Sunday, 30 December 2012

Late, Late, Late for a Very Important Date...

Eeeek - I think I am too late for Random Recipes No. 23.  I have never missed a Random Recipe since it started so I am going to beg Dom to slip this one onto the end. I made the recipe ages ago but work has been hectic and then we have had two Christmas days and then my sister-in-law's wedding so I apologise for being so tardy but couldn't be helped.

This time, we had to choose a random recipe from the books we received as gifts last Christmas.  I admit, I didn't choose entirely randomly.  I received The Flavour Thesaurus from my lovely husband and had never cooked a single thing from it yet although I have enjoyed reading it so I decided that I would pick this book and then randomly select a page from it.

It fell open at a butternut squash entry and the first suggestion to catch my eye was for the combination of butternut squash and bacon. Mmmmmmmm.  I didn't need convincing that they would go well together.

I made the suggested butternut squash and bacon cakes with lime mayonnaise. They didn't hold together all that well so didn't look particularly presentable, however, they tasted great and we all gobbled them up.  Perfect comfort food for this time of year.

Thursday, 29 November 2012

Surprise Ingredient Swap.

You may notice that I missed the "seasonal" bit off the title.  That is because I completely forgot about it when I was choosing my secret ingredient to send to Dom and he admitted on Twitter that he had forgotten too.  No matter - the Lincolnshire relish he sent me was perfect for making a lovely warming comfort food dish perfect for this time of year so I think we managed to stick to the loose theme Ruth had set.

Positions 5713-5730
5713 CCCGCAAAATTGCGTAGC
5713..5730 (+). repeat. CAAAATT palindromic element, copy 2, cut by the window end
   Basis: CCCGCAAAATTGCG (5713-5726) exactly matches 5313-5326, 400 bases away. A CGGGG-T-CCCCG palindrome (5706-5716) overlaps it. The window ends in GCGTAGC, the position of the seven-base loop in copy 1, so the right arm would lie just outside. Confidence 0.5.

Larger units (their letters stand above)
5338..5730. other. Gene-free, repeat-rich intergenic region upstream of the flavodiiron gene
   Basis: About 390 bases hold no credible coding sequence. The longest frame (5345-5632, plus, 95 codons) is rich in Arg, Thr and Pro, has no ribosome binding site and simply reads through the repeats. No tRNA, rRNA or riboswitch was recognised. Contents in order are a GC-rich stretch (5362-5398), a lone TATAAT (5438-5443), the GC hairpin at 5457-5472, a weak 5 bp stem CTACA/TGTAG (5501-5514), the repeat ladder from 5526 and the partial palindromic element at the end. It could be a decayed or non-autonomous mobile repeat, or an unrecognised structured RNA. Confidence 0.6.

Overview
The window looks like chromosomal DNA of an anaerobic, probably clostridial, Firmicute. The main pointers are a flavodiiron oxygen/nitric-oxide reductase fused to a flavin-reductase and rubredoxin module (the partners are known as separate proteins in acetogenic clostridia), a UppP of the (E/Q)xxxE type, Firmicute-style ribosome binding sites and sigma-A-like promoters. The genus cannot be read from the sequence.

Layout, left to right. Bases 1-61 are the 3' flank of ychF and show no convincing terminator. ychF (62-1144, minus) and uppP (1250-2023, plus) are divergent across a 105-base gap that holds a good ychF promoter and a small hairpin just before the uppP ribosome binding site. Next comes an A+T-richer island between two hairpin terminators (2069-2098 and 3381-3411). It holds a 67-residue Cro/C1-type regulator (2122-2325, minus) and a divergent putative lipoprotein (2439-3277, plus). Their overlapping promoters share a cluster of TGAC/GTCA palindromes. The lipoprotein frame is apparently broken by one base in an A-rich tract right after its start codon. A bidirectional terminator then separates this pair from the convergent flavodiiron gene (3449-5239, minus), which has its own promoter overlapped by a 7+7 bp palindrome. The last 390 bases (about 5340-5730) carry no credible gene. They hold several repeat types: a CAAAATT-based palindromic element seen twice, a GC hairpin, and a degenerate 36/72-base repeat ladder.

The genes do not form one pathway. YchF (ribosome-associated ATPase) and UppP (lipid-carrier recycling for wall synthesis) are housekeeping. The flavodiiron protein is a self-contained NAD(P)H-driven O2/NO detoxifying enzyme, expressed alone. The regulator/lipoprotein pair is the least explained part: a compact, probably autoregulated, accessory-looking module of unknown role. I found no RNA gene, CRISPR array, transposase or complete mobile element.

I sent Dom some cocoa nibs as I had never used them and was intrigued to know what one would do with them.  Dom, of course, didn't disappoint and he made some gorgeous rose tea and cocoa nibs cupcakes.  Perfect for afternoon tea - very sophisticated!

Dom sent me some Lincolnshire relish.  I believe this has recently been developed in Lincolnshire (doh!) and is thought to go particularly well with the region's sausages.  The ingredients are vinegar, grapefruit, molasses, onion, orange, dates, honey and spices and, as you would imagine, it does taste very fruity but with a lovely piquancy.  Not too dissimilar to HP sauce actually but a bit fruitier. I usually think of a relish as something quite thick and chunky more like a chutney but this is actually very thin and liquidy. 

Inspired by Christmas dinner pinwheels made by @psychtwin (Tom) at our latest Pinnies And Petticoats baking club meet (yet to be blogged - I'm a bit behind), I decided immediately I would make some kind of savoury pinwheel.  I really felt that the fruity sauce would go best with lamb and I decided I wanted to include mashed tatties, neeps (swede) and carrots to the pinwheels to make them into a complete meal in the same vein as Tom's Christmas creations.

However, I quickly came to realise that I wanted my lamb mince to be fairly juicy and saucy and realised I would never manage to make a pinwheel so I opted instead just to do a big rolled pie, bake it and then slice it.  I'm going to try to do the Christmas dinner pinwheels for a party in December so I'll let you know how that goes.